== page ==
Alan Werner, professor of geology at Mount Holyoke College, said that decreasing amounts of Arctic snow and ice in summer will lead to a greater degree of heat absorption at the North Pole.
The reason, Werner said, is because the loss of snow and ice makes the earth’s surface less reflective, meaning solar radiation—or heat—is absorbed in greater amounts by the exposed dark ocean or tundra.
“That’s the thing that’s happening very abruptly, or at least in geologic time scales, very quickly,” Werner said. “That the high latitudes are warming at a much faster rate than the other latitudes.”
Werner’s observation follows the announcement in September by the National Snow and Ice Data Center that the surface area of Arctic sea ice had reached a new low in 2012, breaking a previous record reached in 2007.
What the new data suggests, Werner said, is that the Arctic Ocean will likely be free of sea ice during summer in the next few decades, which may trigger significant changes in climate across the globe.
“One thing about humans living on the planet is that we don’t do well with change,” Werner said. “The changes that we’re talking about are changes that are going to be difficult for humans to adapt to.”
Mount Holyoke College is able to support broadcast quality interviews via its dedicated ISDN line and recording studio. For more information, contact John Martins, MHC Multimedia News Manager, at 413-538-2603 or email@example.com.Alan Werner, Professor of Geology
Alan Werner | Newswise
Carbon dioxide fertilization greening Earth, study finds
27.04.2016 | NASA/Goddard Space Flight Center
Researchers discover fate of melting glacial ice in Greenland
26.04.2016 | University of Georgia
Researchers from the Max Planck Institute Stuttgart have developed self-propelled tiny ‘microbots’ that can remove lead or organic pollution from contaminated water.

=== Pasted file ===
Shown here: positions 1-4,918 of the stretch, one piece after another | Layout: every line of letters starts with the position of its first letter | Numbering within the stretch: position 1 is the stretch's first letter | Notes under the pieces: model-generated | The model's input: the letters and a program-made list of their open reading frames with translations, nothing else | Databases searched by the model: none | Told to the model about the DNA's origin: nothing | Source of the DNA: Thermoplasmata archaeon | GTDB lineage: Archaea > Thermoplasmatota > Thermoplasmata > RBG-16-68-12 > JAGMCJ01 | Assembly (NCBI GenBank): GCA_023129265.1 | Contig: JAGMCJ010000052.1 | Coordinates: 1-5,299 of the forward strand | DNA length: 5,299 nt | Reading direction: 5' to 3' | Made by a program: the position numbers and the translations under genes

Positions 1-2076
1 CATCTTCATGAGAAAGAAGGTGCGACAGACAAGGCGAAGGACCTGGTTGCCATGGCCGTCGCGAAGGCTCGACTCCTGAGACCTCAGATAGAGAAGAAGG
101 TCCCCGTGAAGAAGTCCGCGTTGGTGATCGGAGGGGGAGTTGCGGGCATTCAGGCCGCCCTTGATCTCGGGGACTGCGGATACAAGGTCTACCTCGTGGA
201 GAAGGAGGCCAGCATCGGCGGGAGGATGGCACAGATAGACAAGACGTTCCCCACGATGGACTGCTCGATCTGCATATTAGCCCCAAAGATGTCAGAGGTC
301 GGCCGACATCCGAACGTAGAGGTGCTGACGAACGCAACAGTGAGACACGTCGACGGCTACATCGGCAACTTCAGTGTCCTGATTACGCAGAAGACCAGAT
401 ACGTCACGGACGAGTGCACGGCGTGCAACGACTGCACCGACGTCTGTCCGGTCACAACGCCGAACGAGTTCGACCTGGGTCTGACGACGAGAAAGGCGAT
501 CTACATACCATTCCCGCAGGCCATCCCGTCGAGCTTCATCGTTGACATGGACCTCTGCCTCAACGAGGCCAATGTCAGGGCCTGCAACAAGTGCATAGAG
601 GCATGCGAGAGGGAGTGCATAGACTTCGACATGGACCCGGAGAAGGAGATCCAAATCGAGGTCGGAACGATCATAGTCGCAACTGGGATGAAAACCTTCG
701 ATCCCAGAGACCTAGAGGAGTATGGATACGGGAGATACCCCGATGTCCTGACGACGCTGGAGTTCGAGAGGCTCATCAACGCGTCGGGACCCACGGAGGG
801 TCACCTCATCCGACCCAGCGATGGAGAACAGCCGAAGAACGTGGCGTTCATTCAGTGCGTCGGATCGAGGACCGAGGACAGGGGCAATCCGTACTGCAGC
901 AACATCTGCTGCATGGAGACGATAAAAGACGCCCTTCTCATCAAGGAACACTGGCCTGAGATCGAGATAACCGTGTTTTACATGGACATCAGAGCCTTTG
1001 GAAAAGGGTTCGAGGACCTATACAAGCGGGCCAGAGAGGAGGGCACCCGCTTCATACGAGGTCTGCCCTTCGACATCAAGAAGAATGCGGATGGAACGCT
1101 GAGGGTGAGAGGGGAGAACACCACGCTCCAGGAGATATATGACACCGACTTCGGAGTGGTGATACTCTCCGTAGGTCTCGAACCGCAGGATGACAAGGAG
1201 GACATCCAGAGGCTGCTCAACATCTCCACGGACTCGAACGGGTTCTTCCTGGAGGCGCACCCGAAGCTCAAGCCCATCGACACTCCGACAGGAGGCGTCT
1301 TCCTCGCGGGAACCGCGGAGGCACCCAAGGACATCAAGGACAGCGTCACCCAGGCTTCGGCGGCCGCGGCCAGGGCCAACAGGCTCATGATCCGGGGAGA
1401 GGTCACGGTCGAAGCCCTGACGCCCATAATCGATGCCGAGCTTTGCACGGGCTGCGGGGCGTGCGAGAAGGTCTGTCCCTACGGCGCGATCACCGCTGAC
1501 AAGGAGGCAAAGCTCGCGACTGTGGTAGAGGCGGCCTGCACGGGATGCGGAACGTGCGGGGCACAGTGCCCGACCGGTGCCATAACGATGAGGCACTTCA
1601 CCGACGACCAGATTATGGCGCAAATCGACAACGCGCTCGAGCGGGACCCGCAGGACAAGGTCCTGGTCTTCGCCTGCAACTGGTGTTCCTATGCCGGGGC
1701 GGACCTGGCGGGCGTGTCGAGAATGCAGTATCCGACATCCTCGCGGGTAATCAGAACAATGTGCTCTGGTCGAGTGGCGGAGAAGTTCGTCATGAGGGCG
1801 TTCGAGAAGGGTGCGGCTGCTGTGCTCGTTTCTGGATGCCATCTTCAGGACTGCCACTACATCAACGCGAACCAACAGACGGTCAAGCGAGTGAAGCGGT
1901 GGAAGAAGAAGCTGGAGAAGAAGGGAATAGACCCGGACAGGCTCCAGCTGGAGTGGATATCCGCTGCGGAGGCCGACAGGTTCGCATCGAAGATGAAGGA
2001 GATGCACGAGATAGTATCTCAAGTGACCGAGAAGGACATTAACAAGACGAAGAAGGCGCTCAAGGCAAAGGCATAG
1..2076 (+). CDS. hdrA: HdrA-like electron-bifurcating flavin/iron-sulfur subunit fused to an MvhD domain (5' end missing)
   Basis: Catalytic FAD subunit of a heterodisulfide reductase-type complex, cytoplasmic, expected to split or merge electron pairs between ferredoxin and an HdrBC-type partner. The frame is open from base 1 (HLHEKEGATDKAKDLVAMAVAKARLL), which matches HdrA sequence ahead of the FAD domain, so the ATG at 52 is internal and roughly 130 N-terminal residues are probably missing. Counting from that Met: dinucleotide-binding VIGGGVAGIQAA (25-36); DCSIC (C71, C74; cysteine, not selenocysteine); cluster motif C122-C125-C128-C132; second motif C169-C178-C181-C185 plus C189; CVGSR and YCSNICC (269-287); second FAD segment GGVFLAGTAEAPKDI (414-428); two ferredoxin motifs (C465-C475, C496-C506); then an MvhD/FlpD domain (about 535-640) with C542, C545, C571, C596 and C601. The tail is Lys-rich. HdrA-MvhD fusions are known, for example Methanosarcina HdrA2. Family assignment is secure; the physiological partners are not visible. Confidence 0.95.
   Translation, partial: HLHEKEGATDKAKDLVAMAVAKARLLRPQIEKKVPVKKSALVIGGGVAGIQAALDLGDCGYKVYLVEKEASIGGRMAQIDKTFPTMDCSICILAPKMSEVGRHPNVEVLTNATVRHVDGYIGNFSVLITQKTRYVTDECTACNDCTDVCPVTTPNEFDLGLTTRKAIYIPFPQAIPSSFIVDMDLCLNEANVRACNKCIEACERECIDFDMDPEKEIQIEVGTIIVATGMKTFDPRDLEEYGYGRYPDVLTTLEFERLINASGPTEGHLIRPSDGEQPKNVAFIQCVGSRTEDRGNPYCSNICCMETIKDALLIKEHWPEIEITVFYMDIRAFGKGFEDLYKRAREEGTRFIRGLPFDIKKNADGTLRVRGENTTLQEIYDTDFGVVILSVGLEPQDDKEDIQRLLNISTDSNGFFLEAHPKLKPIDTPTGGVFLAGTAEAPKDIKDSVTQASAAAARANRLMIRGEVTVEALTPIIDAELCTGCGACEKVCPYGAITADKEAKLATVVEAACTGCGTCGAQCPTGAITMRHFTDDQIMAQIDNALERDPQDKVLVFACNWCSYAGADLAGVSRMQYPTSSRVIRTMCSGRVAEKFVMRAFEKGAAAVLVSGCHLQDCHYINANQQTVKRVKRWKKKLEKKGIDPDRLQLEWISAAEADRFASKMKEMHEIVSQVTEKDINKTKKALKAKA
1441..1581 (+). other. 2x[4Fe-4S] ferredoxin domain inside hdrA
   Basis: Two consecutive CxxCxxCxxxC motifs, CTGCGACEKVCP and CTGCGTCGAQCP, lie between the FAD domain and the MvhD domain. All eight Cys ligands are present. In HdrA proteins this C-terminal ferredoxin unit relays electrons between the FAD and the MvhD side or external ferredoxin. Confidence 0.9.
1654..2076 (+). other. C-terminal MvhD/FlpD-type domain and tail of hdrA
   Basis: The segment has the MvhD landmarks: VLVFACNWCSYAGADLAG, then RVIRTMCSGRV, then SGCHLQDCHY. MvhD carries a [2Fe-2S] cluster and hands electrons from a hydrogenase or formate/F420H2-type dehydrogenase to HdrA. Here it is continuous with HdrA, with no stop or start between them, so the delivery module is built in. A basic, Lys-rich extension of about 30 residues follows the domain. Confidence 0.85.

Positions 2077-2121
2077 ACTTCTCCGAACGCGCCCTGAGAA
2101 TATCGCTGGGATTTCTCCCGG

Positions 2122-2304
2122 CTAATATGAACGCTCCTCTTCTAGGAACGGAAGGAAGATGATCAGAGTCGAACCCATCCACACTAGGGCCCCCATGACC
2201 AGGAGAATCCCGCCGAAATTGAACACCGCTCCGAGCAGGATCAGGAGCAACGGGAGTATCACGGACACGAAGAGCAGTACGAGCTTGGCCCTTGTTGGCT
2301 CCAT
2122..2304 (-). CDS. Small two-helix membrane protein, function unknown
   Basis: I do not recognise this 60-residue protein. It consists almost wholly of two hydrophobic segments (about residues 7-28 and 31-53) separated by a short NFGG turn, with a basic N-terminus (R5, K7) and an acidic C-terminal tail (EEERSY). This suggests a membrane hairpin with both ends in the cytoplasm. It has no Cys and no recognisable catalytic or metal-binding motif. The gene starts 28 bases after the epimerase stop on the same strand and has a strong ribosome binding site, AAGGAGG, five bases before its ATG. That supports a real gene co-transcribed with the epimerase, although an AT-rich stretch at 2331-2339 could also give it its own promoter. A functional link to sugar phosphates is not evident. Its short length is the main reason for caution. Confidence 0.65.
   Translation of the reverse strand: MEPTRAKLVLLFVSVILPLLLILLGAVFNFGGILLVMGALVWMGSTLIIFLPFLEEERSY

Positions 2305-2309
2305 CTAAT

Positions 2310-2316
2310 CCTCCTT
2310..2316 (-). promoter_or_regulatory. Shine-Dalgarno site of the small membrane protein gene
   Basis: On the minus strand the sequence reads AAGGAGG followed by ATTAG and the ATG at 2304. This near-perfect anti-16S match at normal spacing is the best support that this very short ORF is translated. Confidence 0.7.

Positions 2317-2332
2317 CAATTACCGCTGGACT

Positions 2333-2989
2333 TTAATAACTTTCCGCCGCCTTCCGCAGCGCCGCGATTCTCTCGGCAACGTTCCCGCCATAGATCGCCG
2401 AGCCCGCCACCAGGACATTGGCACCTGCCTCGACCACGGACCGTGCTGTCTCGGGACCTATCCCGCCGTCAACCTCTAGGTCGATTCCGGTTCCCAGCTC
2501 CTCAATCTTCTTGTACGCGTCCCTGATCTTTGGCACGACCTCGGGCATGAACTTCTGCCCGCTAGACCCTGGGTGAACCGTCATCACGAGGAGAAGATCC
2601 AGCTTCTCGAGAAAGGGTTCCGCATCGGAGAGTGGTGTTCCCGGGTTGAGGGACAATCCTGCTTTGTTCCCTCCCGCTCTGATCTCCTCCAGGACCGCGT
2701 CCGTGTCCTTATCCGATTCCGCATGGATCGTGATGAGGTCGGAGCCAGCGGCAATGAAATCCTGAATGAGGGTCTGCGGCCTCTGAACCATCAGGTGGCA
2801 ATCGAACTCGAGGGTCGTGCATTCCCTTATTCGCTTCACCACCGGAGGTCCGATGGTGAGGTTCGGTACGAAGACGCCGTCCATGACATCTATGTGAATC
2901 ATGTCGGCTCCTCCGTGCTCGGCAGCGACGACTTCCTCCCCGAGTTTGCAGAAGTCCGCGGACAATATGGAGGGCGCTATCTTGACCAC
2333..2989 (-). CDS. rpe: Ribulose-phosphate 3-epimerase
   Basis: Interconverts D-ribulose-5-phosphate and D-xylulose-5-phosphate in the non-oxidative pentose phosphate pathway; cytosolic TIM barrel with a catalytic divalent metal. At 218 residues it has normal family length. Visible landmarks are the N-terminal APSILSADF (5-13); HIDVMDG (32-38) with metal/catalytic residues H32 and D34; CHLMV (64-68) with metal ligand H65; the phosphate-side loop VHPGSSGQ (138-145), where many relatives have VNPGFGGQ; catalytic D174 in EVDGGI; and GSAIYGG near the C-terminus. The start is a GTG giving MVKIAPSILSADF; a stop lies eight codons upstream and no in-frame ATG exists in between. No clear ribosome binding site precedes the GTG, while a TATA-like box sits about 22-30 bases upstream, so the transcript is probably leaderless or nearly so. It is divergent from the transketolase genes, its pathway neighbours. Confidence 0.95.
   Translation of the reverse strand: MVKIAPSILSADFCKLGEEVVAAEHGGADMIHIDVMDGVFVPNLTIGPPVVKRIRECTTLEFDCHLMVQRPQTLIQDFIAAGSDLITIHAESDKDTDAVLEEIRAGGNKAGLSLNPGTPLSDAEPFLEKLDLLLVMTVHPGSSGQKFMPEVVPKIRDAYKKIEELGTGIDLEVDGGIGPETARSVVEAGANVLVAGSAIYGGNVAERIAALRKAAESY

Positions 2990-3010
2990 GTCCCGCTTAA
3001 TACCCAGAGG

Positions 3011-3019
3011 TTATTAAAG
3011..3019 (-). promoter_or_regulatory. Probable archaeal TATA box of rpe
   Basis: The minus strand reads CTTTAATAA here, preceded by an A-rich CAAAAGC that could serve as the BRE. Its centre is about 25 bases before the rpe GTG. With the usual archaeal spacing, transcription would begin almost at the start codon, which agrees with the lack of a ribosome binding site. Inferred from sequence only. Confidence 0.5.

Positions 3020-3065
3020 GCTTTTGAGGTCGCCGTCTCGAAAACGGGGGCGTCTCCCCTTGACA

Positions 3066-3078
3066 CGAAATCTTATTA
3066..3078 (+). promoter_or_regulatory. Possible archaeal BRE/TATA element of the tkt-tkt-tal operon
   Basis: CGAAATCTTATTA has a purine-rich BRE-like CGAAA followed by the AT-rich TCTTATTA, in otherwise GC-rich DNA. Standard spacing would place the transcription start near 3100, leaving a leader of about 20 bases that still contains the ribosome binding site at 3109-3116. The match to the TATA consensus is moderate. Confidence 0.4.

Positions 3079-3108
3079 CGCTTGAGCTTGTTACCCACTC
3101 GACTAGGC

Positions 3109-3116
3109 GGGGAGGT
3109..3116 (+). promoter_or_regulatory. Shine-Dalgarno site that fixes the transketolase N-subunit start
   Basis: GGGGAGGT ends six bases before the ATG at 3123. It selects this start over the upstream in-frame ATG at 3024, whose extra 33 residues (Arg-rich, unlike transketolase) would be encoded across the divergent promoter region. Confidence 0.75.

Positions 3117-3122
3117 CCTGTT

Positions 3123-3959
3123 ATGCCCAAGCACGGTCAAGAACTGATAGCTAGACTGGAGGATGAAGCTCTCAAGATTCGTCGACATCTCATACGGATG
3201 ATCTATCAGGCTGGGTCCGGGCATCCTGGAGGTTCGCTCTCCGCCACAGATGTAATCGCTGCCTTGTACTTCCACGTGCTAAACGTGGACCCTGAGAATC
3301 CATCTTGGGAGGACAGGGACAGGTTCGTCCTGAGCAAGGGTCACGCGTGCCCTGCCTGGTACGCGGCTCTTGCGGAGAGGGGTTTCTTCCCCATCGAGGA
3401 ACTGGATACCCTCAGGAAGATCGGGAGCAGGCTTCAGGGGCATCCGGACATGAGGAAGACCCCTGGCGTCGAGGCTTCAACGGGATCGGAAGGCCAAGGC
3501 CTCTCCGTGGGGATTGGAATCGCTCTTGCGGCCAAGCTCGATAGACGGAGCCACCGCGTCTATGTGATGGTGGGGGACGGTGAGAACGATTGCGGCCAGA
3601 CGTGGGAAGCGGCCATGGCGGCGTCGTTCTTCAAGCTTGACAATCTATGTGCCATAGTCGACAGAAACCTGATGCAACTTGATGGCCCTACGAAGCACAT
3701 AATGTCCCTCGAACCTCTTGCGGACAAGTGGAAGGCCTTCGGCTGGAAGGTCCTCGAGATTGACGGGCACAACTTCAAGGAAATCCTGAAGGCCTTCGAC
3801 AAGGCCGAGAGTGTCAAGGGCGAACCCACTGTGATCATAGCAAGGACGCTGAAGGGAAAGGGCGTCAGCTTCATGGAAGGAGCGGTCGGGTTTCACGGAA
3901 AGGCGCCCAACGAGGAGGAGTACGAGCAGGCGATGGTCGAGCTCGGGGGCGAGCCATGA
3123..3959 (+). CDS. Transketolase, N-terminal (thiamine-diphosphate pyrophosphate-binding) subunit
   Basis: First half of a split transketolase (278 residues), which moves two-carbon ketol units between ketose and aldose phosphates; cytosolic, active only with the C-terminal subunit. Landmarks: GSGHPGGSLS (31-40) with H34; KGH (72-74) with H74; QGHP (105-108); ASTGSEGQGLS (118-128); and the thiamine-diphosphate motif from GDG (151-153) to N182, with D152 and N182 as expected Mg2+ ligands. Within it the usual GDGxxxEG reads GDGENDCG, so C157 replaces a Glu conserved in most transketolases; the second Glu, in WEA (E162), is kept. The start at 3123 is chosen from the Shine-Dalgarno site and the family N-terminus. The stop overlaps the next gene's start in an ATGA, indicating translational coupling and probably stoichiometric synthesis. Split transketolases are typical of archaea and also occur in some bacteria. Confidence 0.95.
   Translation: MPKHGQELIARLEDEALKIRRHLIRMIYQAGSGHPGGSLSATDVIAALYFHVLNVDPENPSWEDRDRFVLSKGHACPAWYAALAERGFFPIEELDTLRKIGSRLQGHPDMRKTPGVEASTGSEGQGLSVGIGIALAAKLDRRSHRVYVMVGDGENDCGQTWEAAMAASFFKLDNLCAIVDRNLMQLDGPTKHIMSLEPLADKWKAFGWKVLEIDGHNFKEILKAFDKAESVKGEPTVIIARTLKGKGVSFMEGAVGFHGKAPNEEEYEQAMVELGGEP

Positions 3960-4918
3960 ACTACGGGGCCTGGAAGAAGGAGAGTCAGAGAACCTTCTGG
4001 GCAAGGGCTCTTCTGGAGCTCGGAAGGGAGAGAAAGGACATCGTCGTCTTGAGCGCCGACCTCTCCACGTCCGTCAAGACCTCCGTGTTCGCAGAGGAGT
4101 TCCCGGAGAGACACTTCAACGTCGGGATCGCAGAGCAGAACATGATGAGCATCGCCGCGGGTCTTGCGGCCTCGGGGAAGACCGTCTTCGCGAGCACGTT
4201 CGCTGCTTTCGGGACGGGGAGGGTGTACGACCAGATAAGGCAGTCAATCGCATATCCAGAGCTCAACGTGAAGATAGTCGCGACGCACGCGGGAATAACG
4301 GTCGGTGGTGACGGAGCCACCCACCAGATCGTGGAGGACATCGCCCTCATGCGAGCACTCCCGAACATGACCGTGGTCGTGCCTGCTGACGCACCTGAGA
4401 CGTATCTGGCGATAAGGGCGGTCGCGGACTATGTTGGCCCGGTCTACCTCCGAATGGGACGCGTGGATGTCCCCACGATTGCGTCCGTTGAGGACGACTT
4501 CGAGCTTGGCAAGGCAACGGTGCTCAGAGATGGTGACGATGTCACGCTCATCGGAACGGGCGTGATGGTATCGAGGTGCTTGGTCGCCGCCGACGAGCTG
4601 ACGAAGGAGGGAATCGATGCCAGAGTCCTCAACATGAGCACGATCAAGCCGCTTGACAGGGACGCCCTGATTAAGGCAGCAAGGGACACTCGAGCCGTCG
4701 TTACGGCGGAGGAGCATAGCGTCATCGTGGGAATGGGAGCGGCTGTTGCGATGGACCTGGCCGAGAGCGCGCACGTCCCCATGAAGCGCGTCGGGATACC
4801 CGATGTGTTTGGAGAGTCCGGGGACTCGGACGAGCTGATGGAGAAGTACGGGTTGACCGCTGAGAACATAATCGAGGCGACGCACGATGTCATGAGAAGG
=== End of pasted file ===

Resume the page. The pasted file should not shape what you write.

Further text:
Working with colleagues in Barcelona and Singapore, Samuel Sánchez’s group used graphene oxide to make their microscale motors, which are able to adsorb lead...
Neutron scattering and computational modeling have revealed unique and unexpected behavior of water molecules under extreme confinement that is unmatched by any known gas, liquid or solid states.
In a paper published in Physical Review Letters, researchers at the Department of Energy's Oak Ridge National Laboratory describe a new tunneling state of...
Honeycomb structures as the basic building block for industrial applications presented using holo pyramid
Researchers of the Alfred Wegener Institute (AWI) will introduce their latest developments in the field of bionic lightweight design at Hannover Messe from 25...
Polymer solar cells can be even cheaper and more reliable thanks to a breakthrough by scientists at Linköping University and the Chinese Academy of Sciences (CAS). This work is about avoiding costly and unstable fullerenes.
Polymer solar cells can be even cheaper and more reliable thanks to a breakthrough by scientists at Linköping University and the Chinese Academy of Sciences...
As one of the leading R&D partners in the development of surface technologies and organic electronics, the Fraunhofer Institute for Organic Electronics, Electron Beam and Plasma Technology FEP will be exhibiting its recent achievements in vacuum coating of ultra-thin glass at SVC TechCon 2016 (Booth 846), taking place in Indianapolis / USA from May 9 – 13.
Fraunhofer FEP is an experienced partner for technological developments, known for testing the limits of new materials and for optimization of those materials...
27.04.2016 | Event News
15.04.2016 | Event News
12.04.2016 | Event News
29.04.2016 | Physics and Astronomy
29.04.2016 | Health and Medicine
29.04.2016 | Life Sciences